Holding Club Correctly First Requisite for Golf


For more reason than that it is the preliminary to the making of every stroke, a beginner must learn to hold the club correctly before there is the slightest need for him to worry about any of the other details of the golf stroke.

With a bad grip he is condemned always to be a “hacker”, because the succeeding movements of the correct swing are impossible for the man whose grip varies greatly from the orthodox. But given a good start, with his hands placed correctly on the club, he will find the rest easier than he might expect.

Hands Connecting Links

A good grip must hold the club securely without producing tension. There must be no squeezing, yet no slippage endwise nor turning in the hands can be permitted. The hands form the connecting links by which the forces brought to life in the player’s body are transmitted to the club. This connection must be positive and unchanging throughout the swing, and it must be made in the beginning in such a way that all proper movements of the swing can be executed freely with respect to it. The hands must work smoothly with each other and with every other part of the body.

Because of the nature of the golf stroke, the arms and the club never being in the same plane, the grip must accommodate the angle between them. The two figures designated as “wrong” (Figure 1), illustrate first, an all-finger grip, and second, an all-palm grip of the left hand. The second is the more natural, especially for men who have played baseball, but the first is attempted by many who have heard of the finger-grip without knowing what it was. Apart from the insecure hold upon the club provided by either, each is forthwith to be condemned because of the strain produced by the arching outward of the left wrist.

Figure 1

Figure 1

Neither accommodates the angle between the left arm and the shaft of the club.

Controlled by Fingers

Figure 1-A shows the diagonal relation of the shaft of the club to the left hand. When the hand is closed the club will be completely controlled by the grip of the fingers, but the angle between the arm and the shaft will be taken up in the hand without weakening or straining the wrist to any degree. Notice that, considering we are moving up from the club-head, the shaft enters the hand over the middle joint of the index finger and emerges over what might be termed the heel of the hand.

The view of the completed grip, Figure 1-B, shows that the club also lies diagonally across the right hand, entering this also over the crook of the index finger. The only difference here is made by the thumb of the left hand nestling snugly in the palm of the right. Such a grip is compact, firm and reliable, and yet comfort-able. The great length of club-shaft covered, without sacrificing compactness, increases the ease with which the weight at the end of the shaft can be manipulated.

Gripping the Club Correctly

After we have placed the club diagonally across the hands, so that the top of each wrist is slightly depressed, the angle between club and arms has been properly turned. The next step is to make certain that the hands are in position with respect to other parts of the body that will make a correct swing possible.

The grip shown in Figure 2-C, labeled “wrong” might better have been called by a stronger name. For actually no player alive could execute a proper golf stroke with such a grip. The hands being so placed that they cannot possibly work together, no amount of skill can blend what movements they can make into a correct swing. Yet many, who have been playing long enough to know better, continue to use a similar grip.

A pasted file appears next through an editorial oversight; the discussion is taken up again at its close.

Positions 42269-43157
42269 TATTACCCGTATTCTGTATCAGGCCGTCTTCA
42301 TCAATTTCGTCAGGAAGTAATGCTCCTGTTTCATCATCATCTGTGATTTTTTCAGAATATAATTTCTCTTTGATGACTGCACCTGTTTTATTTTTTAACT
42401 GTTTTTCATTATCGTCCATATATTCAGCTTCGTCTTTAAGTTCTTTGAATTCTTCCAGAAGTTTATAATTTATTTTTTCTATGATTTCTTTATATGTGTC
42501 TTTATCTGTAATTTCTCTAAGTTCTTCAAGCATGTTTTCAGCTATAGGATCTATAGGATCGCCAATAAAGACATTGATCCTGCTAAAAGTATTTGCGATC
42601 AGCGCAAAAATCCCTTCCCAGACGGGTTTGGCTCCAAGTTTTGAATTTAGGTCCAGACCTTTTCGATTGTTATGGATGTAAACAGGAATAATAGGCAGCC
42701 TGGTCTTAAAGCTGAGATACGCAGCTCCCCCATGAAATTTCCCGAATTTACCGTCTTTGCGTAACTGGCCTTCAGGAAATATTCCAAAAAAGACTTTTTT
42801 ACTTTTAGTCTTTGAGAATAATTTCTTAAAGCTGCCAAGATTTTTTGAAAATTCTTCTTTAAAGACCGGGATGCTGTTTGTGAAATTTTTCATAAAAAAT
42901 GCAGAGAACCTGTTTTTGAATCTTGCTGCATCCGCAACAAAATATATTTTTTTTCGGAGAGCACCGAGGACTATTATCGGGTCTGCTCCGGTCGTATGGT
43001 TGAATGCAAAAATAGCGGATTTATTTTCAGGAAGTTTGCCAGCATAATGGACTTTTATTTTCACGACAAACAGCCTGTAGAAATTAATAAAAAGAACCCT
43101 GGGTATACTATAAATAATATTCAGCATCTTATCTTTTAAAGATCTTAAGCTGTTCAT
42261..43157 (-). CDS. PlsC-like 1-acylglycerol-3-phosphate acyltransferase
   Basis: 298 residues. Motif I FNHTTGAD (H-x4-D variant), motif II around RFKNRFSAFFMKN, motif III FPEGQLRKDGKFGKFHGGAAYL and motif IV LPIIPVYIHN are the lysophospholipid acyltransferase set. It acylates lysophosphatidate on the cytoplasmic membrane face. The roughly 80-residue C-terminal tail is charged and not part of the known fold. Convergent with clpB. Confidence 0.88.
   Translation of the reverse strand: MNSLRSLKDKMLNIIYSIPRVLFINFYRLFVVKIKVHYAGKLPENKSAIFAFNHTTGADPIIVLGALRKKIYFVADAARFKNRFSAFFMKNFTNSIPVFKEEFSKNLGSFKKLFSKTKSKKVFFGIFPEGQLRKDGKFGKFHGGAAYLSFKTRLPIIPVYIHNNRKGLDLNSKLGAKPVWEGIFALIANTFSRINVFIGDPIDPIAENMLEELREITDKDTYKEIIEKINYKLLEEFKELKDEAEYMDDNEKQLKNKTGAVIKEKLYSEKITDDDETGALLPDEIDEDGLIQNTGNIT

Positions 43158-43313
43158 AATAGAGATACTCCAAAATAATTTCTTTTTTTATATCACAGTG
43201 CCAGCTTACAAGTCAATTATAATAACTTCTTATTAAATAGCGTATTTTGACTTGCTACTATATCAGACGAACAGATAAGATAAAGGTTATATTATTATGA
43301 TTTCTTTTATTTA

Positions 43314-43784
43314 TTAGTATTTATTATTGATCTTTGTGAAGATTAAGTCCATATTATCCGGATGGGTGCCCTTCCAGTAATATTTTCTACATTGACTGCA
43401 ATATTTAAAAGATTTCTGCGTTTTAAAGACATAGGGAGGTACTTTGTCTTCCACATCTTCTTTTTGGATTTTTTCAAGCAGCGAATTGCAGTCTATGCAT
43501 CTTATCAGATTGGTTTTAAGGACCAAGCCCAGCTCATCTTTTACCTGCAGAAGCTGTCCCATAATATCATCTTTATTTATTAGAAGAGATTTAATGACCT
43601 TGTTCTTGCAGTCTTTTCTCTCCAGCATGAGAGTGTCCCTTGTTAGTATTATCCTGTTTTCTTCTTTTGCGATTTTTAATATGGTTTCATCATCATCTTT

Figure 2

Figure 2

Figure 2-A & B presents a front view of a correct grip. I do not say it is the correct grip, for some latitude is allowable to meet peculiar requirements of the individual.

In a broad sense, the two chief requirements are:

  1. The left hand should be to some extent on top of the shaft, and
  2. The right hand should be placed approximately against the side of the shaft.

Two Knuckles of Left Hand Visible

It happens that the V between the thumb and forefinger of my left hand points very nearly to my right shoulder, and the similar V of my right hand points approximately up the shaft. It hap-pens also that looking down upon my left hand, as it holds the club in the position of address, I can see two knuckles quite plainly and the outline of the third. But no precise rules can be made, although no radical deviation may be allowed.

Since the left arm must dominate the stroke, it must be placed in a position of power; and since the right hand must be restrained from its natural inclination to take charge it must be made relatively weak. With the left hand over the shaft, the left arm is free so that it can swing through without hindrance. With the hand to any degree under the shaft, the swing is likely to be stopped by jamming the left elbow against the ribs.

Palm Presented to Hole

Actually, a good placement of the right hand may be obtained by moving it fully opened, against the side of the shaft, with its palm presented to the hole or other objective. While the left arm remains straight and transmits a pull from the left side, the action of the right is mainly that of the forearm driving the hand through, straight on the line of the intended flight. From this position the right hand may simply move over to grasp the club in the manner described in the first of this series.

Although, as I have said, some latitude may be allowed each individual, the grip illustrated is not extreme and ought to fit almost anyone. But the person who grips with both hands, or with either hand, in the manner shown in Figure 2-C is a hopeless case until he makes a change. A correct grip is the first need of a golfer.

Figure 3

Figure 3

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